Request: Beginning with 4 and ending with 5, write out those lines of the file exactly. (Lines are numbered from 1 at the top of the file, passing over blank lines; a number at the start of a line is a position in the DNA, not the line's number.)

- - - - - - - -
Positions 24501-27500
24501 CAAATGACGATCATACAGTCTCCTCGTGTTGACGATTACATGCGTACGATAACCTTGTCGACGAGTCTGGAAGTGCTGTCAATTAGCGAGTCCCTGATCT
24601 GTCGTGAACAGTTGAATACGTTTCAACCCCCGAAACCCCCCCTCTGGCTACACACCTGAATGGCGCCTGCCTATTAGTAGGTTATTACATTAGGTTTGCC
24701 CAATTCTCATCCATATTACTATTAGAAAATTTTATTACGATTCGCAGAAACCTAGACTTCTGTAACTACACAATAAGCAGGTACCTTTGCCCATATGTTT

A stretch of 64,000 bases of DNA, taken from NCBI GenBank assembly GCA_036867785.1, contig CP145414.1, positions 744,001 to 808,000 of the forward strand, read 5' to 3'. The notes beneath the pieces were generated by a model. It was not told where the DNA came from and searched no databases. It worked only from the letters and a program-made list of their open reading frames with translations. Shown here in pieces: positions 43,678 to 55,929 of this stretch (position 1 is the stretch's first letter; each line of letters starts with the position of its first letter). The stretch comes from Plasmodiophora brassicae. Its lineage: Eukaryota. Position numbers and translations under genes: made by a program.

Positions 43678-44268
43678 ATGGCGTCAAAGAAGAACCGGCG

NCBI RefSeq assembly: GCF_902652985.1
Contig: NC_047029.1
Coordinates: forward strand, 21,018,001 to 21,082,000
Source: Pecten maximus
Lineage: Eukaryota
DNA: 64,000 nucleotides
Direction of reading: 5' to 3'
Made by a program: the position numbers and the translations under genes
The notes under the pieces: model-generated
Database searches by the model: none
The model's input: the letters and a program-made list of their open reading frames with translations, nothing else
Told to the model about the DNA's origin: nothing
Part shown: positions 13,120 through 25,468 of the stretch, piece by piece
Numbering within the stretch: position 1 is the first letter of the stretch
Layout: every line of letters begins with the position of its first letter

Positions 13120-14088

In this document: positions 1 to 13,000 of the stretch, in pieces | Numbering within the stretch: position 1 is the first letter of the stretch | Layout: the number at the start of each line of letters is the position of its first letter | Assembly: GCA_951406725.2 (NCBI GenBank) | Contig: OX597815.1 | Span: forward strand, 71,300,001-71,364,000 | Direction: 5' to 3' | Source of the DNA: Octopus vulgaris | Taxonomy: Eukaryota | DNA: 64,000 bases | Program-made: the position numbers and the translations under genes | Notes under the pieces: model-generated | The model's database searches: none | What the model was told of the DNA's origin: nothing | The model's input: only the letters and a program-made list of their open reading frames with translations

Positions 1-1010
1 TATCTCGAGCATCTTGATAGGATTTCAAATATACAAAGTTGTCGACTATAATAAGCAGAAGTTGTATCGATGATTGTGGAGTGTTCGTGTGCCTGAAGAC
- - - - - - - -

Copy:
24701 CAATTCTCATCCATATTACTATTAGAAAATTTTATTACGATTCGCAGAAACCTAGACTTCTGTAACTACACAATAAGCAGGTACCTTTGCCCATATGTTT

A stretch of 64,000 bases of DNA, taken from NCBI GenBank assembly GCA_036867785.1, contig CP145414.1, positions 744,001 to 808,000 of the forward strand, read 5' to 3'. The notes beneath the pieces were generated by a model. It was not told where the DNA came from and searched no databases. It worked only from the letters and a program-made list of their open reading frames with translations. Shown here in pieces: positions 43,678 to 55,929 of this stretch (position 1 is the stretch's first letter; each line of letters starts with the position of its first letter). The stretch comes from Plasmodiophora brassicae. Its lineage: Eukaryota. Position numbers and translations under genes: made by a program.